Last updated on September 12th, 2022 at 10:17 am
Cholesterol is a waxy substance found in the body. There are two types of cholesterol: high-density lipoprotein (HDL) and low-density lipoprotein (LDL). The former helps remove excess cholesterol from the bloodstream, whereas the latter builds up plaque inside arteries. High cholesterol levels increase the risk of heart disease (lowering LDL through diet).
There are several ways to lower LDL cholesterol through the diet. These include reducing saturated fat intake, increasing fiber intake, and limiting alcohol consumption.
There’s good evidence that following a heart-healthy diet can improve your blood cholesterol and heart health
What cholesterol is good?
Cholesterol. It’s not just one number you would like to understand anymore. You’ll want to understand what your LDL (low-density lipoprotein) and HDL (high-density lipoprotein) levels are too.
What cholesterol is good?
LDL cholesterol is the bad stuff. An excessive amount of this can be what causes health problems. On the opposite hand, HDL cholesterol is sweet cholesterol. Your body manufacturers HDL for your protection. you would like a high HDL level and a low LDL level.
Cholesterol on a blood test
A blood test to check cholesterol levels typically reports:
- Total cholesterol
- LDL cholesterol
- HDL cholesterol
What cholesterol level is high? Cholesterol normal range?
|Total cholesterol (the U.S. and some other countries)||Total cholesterol* (Canada and most of Europe)||Results|
|*Canadian and European guidelines differ slightly from U.S. guidelines. These conversions are based on U.S. guidelines.|
|Below 200 mg/dL||Below 5.2 mmol/L||Desirable|
|200-239 mg/dL||5.2-6.2 mmol/L||Borderline high|
|240 mg/dL and above||Above 6.2 mmol/L||High|
Cholesterol is everyone’s concern. Even children who have a family history of cardiovascular disease and high cholesterol can suffer from high cholesterol. Unhealthy eating habits and not enough workouts have an equivalent effect on children as they are doing on adults.
Cholesterol can affect anyone, young or old, thin or fat. It’s a typical misconception that somebody who is thin must be healthier and have low cholesterol. Not true!
Lowering Cholesterol By Diet
- The best way to protect yourself and your family from high cholesterol are thru nutrition and exercise.
- Prefer to eat foods low in saturated fat and cholesterol, accordingly, increase your dietary fiber intake.
- Exercise for a minimum of thirty minutes each day at least.
- Eat More Foods That Lower Cholesterol Fast
- As a matter of fact, Low Cholesterol Foods are Low-Calorie Foods. Foods like carrots, broccoli, legumes, and berries are low in calories and high in fiber. These foods can help you sustainably lose weight while you lower your cholesterol level.
- You’ll want to stay with unsaturated fats. These are fats that are derived from plant sources like nuts, seeds, and vegetable oils. therein category is the subsequent oils; soybean, olive, corn, safflower, sunflower, and canola.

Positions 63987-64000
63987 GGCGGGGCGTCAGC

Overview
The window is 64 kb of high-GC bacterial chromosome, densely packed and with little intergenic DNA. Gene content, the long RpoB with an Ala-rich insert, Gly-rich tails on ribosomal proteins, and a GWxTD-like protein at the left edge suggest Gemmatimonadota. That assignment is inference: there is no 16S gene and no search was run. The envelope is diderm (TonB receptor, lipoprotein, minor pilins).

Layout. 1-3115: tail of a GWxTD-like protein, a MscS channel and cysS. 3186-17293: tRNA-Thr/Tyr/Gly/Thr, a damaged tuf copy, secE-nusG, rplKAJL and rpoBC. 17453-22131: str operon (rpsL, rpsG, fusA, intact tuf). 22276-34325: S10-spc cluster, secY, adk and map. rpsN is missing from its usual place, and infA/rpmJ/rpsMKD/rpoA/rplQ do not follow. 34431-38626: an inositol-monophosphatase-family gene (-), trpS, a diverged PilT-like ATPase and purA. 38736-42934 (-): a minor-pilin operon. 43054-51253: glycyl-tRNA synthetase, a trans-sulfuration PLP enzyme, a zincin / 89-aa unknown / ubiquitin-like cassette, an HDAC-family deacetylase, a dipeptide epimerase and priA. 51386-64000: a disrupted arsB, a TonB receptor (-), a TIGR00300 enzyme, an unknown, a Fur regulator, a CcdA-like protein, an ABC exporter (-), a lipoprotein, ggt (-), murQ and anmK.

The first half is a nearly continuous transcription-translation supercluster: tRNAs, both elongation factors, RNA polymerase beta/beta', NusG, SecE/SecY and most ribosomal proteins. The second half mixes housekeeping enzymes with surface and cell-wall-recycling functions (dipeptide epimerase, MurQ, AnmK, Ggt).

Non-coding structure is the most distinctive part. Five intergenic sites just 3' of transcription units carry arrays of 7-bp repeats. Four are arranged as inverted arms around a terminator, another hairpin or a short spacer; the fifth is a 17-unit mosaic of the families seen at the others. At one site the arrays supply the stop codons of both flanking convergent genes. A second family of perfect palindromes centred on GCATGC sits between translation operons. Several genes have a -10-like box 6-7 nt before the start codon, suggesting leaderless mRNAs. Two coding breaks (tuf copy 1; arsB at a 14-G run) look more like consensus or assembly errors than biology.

- Oatmeal and oat bran are good for you by helping to bring down those bad LDL levels.
- Fatty fish like tuna, trout, salmon, sardines, and mackerel contain high levels of omega-3 fatty acids and good fats. These omega-3 fatty acids are shown to lower the fat referred to as triglycerides within the bloodstream.
- Walnuts also are a superb source of omega-3 fatty acids.
- Soy products include tofu, soy milk, soybeans, and edamame beans. Some evidence shows that regularly eating soy products can help to slightly reduce ‘bad’ LDL cholesterol and triglycerides
- Unsaturated fat sources like nuts, seeds, salmon, avocado, hemp seeds, pumpkin seeds, and olive oil.
- Healthy sources of cholesterol include olive oil and legumes – both staple foods in the Mediterranean diet.
- Avoid saturated fats, which are mainly fats derived from animals. For this reason, this includes milk dairy products (ice cream, milk, cheese), red meat, the skin of the chicken, and egg yolks.
The Risk That You Take When Cholesterol Level Is High
High cholesterol can cause a dangerous accumulation of cholesterol and other deposits on the walls of your arteries (atherosclerosis). These deposits (plaques) can reduce blood flow through your arteries, which can cause complications, such as:
- Chest pain. If the arteries that supply your heart with blood (coronary arteries) are affected, you might have chest pain (angina) and other symptoms of coronary artery disease.
- Heart attack. If plaques tear or rupture, a blood clot can form at the plaque-rupture site — blocking the flow of blood or breaking free and plugging an artery downstream. If blood flow to part of your heart stops, you’ll have a heart attack.
- Stroke. Similar to a heart attack, a stroke occurs when a blood clot blocks blood flow to part of your brain.
Children And Cholesterol Treatment (Lowering Cholesterol By Diet)
Diet and exercise are the best initial treatment for children aged 2 and older who have high cholesterol or people in higher-weight bodies. Children age 10 and older who have extremely high cholesterol levels might be prescribed cholesterol-lowering drugs, such as statins.
Recommendations – Lowering Cholesterol By Diet
Eating too much-saturated fat can raise the level of LDL cholesterol in your blood. A high level of LDL cholesterol in your blood increases your risk of heart disease and stroke. (American Heart Association recommends)
The American Heart Association recommends aiming for a dietary pattern that achieves 5% to 6% of calories from saturated fat. For example, if you need about 2,000 calories a day, no more than 120 of them should come from saturated fat.